Generally speaking, the flow of cattle across the East Coast was significantly improved from a week earlier, one major processor said yesterday.

Solid rise seen in OTH rates

The softer, although still choppy, value of the A$ has been a contributing factor in a 5-10c/kg rise in direct consignment slaughter cattle rates since Monday last week. JBS, Teys and Nippon have lifted over-the-hooks rates on a wide range of slaughter-ready stock.

In general terms (some variances to this), rates in southern Queensland plants rose 5c/kg on Monday this week, on top of another 5c/kg a week earlier. While that may be enough money to stimulate some producers to ‘sell a few cattle’, it may not yet be enough motivate them to ‘race out and muster a paddock,’ one contact said. Cash flow may be an issue in some cases.

The 100-day four-tooth grainfed ox figure Southern Queensland is currently around 340c spot price, with up to 360c/kg for flatbacks going into sites like Beef City. Grassfed Jap ox four-teeth are at 320c/kg also up 10c, while good meatworks cow is up 5c to around 305c.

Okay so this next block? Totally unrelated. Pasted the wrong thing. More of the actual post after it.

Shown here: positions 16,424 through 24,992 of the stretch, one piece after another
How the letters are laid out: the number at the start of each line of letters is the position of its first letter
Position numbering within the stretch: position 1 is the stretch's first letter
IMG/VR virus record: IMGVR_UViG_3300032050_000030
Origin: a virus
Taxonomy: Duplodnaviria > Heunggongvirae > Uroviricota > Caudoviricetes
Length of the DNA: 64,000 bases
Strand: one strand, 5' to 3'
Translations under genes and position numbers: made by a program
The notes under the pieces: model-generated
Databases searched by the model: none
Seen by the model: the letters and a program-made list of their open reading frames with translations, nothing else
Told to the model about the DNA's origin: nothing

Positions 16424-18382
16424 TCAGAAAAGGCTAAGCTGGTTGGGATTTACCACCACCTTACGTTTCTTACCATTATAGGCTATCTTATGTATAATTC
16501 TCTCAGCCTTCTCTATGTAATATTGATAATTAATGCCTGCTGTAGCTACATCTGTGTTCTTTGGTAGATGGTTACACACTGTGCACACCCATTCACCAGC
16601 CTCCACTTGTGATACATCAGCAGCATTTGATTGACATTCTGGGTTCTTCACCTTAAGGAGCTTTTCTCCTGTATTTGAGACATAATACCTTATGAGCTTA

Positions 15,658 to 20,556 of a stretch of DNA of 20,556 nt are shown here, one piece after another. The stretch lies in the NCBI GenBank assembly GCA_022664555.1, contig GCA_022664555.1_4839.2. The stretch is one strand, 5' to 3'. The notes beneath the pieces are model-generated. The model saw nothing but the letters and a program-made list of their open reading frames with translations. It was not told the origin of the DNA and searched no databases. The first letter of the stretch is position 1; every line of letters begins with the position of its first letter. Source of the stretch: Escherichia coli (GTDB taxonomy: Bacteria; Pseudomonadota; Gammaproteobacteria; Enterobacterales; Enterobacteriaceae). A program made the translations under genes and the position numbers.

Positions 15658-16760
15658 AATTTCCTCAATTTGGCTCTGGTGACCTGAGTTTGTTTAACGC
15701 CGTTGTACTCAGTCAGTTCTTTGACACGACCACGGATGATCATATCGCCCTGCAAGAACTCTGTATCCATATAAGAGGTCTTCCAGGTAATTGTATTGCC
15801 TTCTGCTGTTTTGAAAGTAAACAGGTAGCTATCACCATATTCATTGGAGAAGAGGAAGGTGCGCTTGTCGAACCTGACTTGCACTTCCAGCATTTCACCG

“That increase is being driven by three factors,” one reliable Beef Central contact said.

“The lower A$, giving exporters some relief, is the first. The second is the general shortage of numbers (reported in Beef Central’s article yesterday, ‘Where are all the cattle?’); and the third is the elevated optimism in the trade, driven partly by signals that the backlog of beef held in cold storage due to flat earlier demand overseas is beginning to clear.”

“Our meat sales team was cautious-to-carefully optimistic last week, but that optimism has strengthened a little more this week. That mood is being supply-driven, rather than demand driven, as the cold-storage factor is definitely starting to shorten-up. That had to happen sooner or later, when you look at the Queensland kill in the mid-60s for the past number of weeks,” he said.

Speed-bumps still ahead 

Before we get too far ahead of ourselves, however, there are still some big speed-bumps ahead on export outlook out of Australia. Here’s just a couple of examples to consider.